Natural beauty

Hanway argues that approach works because the masterplan fits relatively bland venues into Rio’s dramatic, mountainous sprawl of a backdrop.

“In Rio it’s not difficult to do this,” he says. “In between every one of the buildings you get to see long-distance shots of mountains.

“If you look to the water you can see the oceans. It’s not just the buildings and the park itself, it’s the composition of natural beauty against the venues.”

He also points to touches that might initially be lost on some tourists, but which may just become the visual elements you remember when you leave: like the flooring of the Olympic Way.

The main path up and down the Olympic Park will be black and white, echoing the traditional paving found in all Portuguese-speaking countries. “It’s very powerful,” says Hanway.

Moreover, Rio is not reliant on these venues for new-look architectural wonder. Redevelopment projects, spurred by the hosting of successive major events like the Olympics, World Cup and Paralympics, now boast design gems of their own.

Nomadic architecture

Rio’s Porto Maravilha is one example.

“This is the former harbor and historical center of Rio,” explains Iseli. “Parts of the area used to be abandoned because the harbor activity had moved away, but recently they tore things down to build new roads, tunnels and a cable car.”

Porto Maravilha’s new showpiece is the Museu do Amanhã, or Museum of Tomorrow, a science museum designed by Spaniard Santiago Calatrava and opened last December. Iseli says the museum is already a popular destination.

“Now the harbor has historical and contemporary architecture at the same time and it’s one of the places I take people.”

The Museum of Tomorrow will still be waiting tomorrow, when the Games are over. But don’t necessarily add the Olympic Park’s venues to your 2017 sightseeing list. When Iseli says they are functional, she means it.

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Several of the venues are designed to transform beyond recognition once the sport concludes. “Nomadic architecture” is the term used by Rio’s mayor, Eduardo Paes, and the result is modular venues ready to be broken down and even transported elsewhere when the Paralympic Games finish.

“So the handball venue can be transformed into four primary schools after the Games are over, and those sites have already been identified,” explains Hanway.

“Equally, with the temporary aquatics venue, that is going to be split into two community and elite athlete training centers around Rio — one with 5,000 seats and one with 3,000 seats.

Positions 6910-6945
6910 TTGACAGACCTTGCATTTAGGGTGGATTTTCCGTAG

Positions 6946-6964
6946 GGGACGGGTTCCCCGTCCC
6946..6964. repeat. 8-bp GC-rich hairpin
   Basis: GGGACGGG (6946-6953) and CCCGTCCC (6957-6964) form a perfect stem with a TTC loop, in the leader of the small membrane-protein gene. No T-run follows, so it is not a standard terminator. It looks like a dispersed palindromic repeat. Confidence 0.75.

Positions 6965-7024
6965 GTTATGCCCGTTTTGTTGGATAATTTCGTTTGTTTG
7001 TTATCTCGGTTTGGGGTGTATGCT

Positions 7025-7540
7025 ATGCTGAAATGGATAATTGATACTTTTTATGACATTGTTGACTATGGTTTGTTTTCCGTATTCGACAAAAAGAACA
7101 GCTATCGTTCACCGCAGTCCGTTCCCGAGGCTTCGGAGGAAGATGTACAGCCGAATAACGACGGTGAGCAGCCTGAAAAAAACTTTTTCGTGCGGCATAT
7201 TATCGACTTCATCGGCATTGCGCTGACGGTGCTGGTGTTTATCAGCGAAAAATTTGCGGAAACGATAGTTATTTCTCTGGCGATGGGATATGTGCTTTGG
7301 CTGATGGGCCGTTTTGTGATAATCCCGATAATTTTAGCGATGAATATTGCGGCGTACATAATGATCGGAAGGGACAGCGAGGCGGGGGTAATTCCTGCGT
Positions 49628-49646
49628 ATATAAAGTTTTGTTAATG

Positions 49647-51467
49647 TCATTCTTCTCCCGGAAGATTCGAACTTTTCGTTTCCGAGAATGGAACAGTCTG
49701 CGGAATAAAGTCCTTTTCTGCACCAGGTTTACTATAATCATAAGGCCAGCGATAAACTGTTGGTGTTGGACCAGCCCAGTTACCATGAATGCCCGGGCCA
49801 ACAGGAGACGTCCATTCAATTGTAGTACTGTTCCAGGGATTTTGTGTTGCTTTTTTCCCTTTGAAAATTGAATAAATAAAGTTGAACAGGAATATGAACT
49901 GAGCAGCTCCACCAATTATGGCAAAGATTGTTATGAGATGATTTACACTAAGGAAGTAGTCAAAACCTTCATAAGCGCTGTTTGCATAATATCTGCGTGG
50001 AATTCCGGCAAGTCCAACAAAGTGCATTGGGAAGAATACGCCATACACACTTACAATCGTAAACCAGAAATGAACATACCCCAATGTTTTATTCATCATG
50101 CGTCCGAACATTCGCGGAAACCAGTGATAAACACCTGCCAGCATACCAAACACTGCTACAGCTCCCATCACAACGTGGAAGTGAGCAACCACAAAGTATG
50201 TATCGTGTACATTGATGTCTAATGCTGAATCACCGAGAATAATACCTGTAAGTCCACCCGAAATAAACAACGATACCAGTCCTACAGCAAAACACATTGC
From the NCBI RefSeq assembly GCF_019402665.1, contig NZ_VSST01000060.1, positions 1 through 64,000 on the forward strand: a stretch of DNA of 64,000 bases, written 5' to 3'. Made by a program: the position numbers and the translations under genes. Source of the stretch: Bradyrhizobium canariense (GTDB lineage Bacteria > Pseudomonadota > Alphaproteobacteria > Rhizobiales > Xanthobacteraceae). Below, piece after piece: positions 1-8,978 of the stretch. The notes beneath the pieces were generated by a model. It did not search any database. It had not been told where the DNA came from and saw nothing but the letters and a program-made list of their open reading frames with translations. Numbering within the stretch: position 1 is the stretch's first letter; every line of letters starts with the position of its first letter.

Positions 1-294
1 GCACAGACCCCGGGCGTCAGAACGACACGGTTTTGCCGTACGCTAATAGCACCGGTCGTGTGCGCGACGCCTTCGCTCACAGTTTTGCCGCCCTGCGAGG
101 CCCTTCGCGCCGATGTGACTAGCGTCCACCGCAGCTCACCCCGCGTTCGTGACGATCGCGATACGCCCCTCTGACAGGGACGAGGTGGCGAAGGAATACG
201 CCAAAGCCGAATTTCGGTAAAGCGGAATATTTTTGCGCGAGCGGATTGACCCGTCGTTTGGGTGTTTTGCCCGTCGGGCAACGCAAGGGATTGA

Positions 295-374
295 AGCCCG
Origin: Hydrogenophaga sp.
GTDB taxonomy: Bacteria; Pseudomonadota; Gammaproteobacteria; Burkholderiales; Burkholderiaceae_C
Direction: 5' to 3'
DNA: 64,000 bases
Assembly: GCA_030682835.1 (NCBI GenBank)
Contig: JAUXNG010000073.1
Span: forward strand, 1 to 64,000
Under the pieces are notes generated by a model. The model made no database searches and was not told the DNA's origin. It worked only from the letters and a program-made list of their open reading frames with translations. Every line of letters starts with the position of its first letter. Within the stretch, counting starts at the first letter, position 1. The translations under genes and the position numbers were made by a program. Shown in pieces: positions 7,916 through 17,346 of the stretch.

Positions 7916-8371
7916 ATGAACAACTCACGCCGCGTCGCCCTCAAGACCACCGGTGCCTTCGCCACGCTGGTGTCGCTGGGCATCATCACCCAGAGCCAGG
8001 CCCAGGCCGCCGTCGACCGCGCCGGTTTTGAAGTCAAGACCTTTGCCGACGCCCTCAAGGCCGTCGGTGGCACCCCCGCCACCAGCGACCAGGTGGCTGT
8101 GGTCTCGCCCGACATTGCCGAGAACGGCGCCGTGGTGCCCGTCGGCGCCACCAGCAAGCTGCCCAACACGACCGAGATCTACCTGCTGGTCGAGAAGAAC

“Even some of the permanent buildings are going to be transformed into secondary schools or sports-based academies.”

‘Rio will shine’

However, this is where the real impact of Rio’s recent troubles may be felt. While Hanway thinks construction delays and loss of funding won’t be noticed this August and September, those academies and community centers could be some time in materializing when the spotlight shifts away once more.

“I think you’ll see it in the speed with which some of the legacy transformations occur on the site,” he admits. “Where the main site was designed around movement of people safely and securely — a lot of hard surfaces and open avenues — post-Games that all gets transformed into a public park.”

With less money to get things done, he concedes, “The phasing is much more slowly delivered than we would have initially planned.”

That won’t mean those plans simply get dropped in future, Hanway insists. Since the park is being delivered as a public-private partnership, a consortium of private investors need to make the post-Games park work in order to recover the money it initially sank into the project.

“So the site won’t be abandoned,” he says, “but what might have been a 15-year plan may take 20 or 25 years.”

Iseli says that is the kind of thing that’s wearing down the optimism of Brazilian citizens about the Games.

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“People are kind-of ashamed that there is so much delay. And also angry, because this is something that happens a lot in Brazil,” she tells us.

But the consolation for Hanway is, come this August at least, he believes Rio will be ready.

“With all the negative publicity,” he says, “including Zika, I still think there is a moment in time Brazil will shine — and Rio will shine.”